28 March 2020

Historically, lion’s share of the oil price has been corporate-speculation that prompted even Lenin during the second decade of the 20th century to characterise the “oil question” as “shameless inflation of oil prices” and “criminal conspiracy of the oil magnates for the purpose of fleecing the consumer.” Viewed in this perspective, India under the Modi govt. is a typical case where its deliberate policy of shoring up speculative profits of Ambani-like private oil giants along with meeting state’s revenue mobilisation target makes India as the country having highest-ever domestic prices of petroleum products even as world crude oil price plunges to its quarter-century low.

In the context of COVID-19 pandemic coupled with contraction of Chinese economy, world’s biggest oil consumer, global oil demand has fallen by 2.5 million barrels a day leading to an abrupt fall in Brent crude prices by 35 percent to almost $ 30 a barrel due to the failure in striking a deal on production cuts between OPEC and Russia. This needs to be compared with the situation in mid-2014 when Modi came to power where world crude oil price was around $115 a barrel (in August 2014). According to estimates, for every dollar the price of crude oil drops, India gains approximately $1.5 billion (more than Rs.10000 crore on an average).

The natural outcome of this biggest fall in international crude oil price would be rapid reduction in domestic petroleum prices, lower transport charges, fall in production costs and a general reduction in prices and more real incomes as well as increased purchasing power for the people. But all these have been wishful thinking. Domestic petrol price in India still remains at $ Rs.70-mark as on March 10, 2020 more or less the same as that in August 2014 (when crude prices respectively at $34 and $115 a barrel).

Obviously, the dynamics of crony-capital controlled pricing of petroleum products under Modi regime can in no way be commensurate with global crude oil price collapse. Why crude oil price crashes on many occasions in the recent past have not been translated into domestic reduction in prices of petroleum products is obvious— it is due to the huge central and state excise duties. While the former’s share under Modi govt is ever-increasing, the latter is more or less constant. Integrally connected with this, corporate wealth accumulation by private oil giants like Reliance, Essar, Shell, Tata, etc. is also in horrific proportions. And taking advantage of the far-right policies of Modi, Aramco like companies are transforming India in to a “refinery hub” too. As a consequence, retail oil prices in India continue to remain the highest despite frequent crashes in global crude oil prices.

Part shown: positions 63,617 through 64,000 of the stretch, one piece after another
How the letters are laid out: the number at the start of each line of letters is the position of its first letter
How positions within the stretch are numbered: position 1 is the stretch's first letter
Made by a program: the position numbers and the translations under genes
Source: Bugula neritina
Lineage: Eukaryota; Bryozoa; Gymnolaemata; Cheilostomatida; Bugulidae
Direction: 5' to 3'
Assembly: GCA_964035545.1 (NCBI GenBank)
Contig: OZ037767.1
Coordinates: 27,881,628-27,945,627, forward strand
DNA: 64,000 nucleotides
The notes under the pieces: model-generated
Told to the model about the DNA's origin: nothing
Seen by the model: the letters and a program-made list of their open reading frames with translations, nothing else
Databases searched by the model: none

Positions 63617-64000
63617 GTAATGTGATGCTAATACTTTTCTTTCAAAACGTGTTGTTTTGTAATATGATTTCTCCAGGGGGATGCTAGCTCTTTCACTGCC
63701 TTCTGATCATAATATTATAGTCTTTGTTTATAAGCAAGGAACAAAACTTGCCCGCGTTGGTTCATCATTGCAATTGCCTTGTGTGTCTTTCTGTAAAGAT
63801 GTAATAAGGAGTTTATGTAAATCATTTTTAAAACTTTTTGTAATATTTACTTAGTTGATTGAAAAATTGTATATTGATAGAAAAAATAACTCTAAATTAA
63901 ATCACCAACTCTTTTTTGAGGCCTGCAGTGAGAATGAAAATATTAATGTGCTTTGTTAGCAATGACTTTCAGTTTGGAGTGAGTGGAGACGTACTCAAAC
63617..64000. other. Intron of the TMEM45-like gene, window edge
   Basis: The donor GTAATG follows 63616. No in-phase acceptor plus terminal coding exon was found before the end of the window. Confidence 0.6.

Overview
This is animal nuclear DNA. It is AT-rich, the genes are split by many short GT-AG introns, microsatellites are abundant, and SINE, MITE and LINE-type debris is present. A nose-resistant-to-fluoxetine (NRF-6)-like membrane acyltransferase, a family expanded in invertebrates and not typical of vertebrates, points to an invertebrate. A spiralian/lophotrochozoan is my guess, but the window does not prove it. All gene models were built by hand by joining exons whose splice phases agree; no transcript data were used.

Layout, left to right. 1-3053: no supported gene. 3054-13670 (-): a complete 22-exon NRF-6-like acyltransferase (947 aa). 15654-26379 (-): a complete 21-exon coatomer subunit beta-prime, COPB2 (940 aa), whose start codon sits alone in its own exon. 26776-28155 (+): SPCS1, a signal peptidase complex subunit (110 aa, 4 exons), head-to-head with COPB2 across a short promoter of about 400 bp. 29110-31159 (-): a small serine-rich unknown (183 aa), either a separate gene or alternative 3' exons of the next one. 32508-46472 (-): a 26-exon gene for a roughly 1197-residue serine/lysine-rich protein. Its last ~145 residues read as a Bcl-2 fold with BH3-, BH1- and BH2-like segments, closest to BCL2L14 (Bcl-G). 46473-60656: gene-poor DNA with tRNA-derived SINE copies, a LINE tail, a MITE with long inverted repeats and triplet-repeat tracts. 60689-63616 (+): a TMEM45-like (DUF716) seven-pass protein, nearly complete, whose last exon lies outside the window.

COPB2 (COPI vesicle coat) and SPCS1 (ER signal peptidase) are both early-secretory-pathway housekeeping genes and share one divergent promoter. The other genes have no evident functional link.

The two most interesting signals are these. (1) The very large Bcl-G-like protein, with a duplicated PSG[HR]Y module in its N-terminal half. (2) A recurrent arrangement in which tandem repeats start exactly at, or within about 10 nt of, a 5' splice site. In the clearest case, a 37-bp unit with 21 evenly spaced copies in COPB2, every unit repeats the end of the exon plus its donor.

Thus, it is this ingenious use of oil as the most convenient tool of corporate loot by the fascist Modi regime and the crony capitalists integrated with it, that the domestic oil prices in India remain exorbitantly high even as world oil prices have come down by 35 percent. Two decades back, i.e., at the beginning of the 21st century, when world crude oil prices were almost the same as that of now, domestic prices of petrol, diesel, and LPG were available in India at around Rs.38, Rs.27 (per litre) and Rs.280 (per cylinder) respectively. And under Modi.1 and Modi.2 (during the last 5 years) the central government alone has looted around Rs.16 lakh crore from the people through huge taxes on petrol and diesel.

No wonder, and revealingly, in spite of being the staunchest adherent of corporate-sponsored GST, Modi regime is reluctant to bring petroleum products under GST—which would have made available petrol and diesel to common people at around Rs.40 even at the highest GST rates and assuming global crude prices remain at around $50 a barrel. Thus, other things remaining the same, it is this unparalleled “plunder of the interior” through artificial price-hike that obstructs the fall in domestic prices of petroleum products despite a historic collapse in world crude prices. n


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Kabeer Katlat

The Communist movement in India has a history of almost a century after the salvos of October Revolution in Russia brought Marxism-Leninism to the people of India who were engaged in the national liberation struggle against the British colonialists. It is a complex and chequered history.